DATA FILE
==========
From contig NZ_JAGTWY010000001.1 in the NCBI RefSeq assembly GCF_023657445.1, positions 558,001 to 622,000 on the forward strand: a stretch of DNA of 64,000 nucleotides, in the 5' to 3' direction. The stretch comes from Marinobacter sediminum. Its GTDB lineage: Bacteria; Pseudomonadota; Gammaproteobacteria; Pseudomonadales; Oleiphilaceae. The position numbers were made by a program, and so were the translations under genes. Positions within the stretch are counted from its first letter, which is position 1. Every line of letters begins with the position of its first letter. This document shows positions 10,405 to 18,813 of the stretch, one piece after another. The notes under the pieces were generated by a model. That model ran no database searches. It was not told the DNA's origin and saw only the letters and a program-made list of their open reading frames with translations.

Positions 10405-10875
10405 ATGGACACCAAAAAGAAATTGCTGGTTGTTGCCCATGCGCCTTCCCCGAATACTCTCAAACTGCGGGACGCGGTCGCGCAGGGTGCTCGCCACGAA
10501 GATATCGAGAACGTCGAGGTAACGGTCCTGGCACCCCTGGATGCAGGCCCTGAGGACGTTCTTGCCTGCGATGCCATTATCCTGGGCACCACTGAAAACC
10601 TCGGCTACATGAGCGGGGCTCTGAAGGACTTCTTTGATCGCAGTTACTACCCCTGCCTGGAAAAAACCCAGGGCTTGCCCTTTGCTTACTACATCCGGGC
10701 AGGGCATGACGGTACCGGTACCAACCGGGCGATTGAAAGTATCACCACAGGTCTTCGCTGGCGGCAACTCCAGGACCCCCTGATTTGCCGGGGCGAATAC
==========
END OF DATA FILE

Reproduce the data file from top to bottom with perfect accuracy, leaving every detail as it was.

From contig NZ_JAGTWY010000001.1 in the NCBI RefSeq assembly GCF_023657445.1, positions 558,001 to 622,000 on the forward strand: a stretch of DNA of 64,000 nucleotides, in the 5' to 3' direction. The stretch comes from Marinobacter sediminum. Its GTDB lineage: Bacteria; Pseudomonadota; Gammaproteobacteria; Pseudomonadales; Oleiphilaceae. The position numbers were made by a program, and so were the translations under genes. Positions within the stretch are counted from its first letter, which is position 1. Every line of letters begins with the position of its first letter. This document shows positions 10,405 to 18,813 of the stretch, one piece after another. The notes under the pieces were generated by a model. That model ran no database searches. It was not told the DNA's origin and saw only the letters and a program-made list of their open reading frames with translations.

Positions 10405-10875
10405 ATGGACACCAAAAAGAAATTGCTGGTTGTTGCCCATGCGCCTTCCCCGAATACTCTCAAACTGCGGGACGCGGTCGCGCAGGGTGCTCGCCACGAA
10501 GATATCGAGAACGTCGAGGTAACGGTCCTGGCACCCCTGGATGCAGGCCCTGAGGACGTTCTTGCCTGCGATGCCATTATCCTGGGCACCACTGAAAACC
10601 TCGGCTACATGAGCGGGGCTCTGAAGGACTTCTTTGATCGCAGTTACTACCCCTGCCTGGAAAAAACCCAGGGCTTGCCCTTTGCTTACTACATCCGGGC
10701 AGGGCATGACGGTACCGGTACCAACCGGGCGATTGAAAGTATCACCACAGGTCTTCGCTGGCGGCAACTCCAGGACCCCCTGATTTGCCGGGGCGAATAC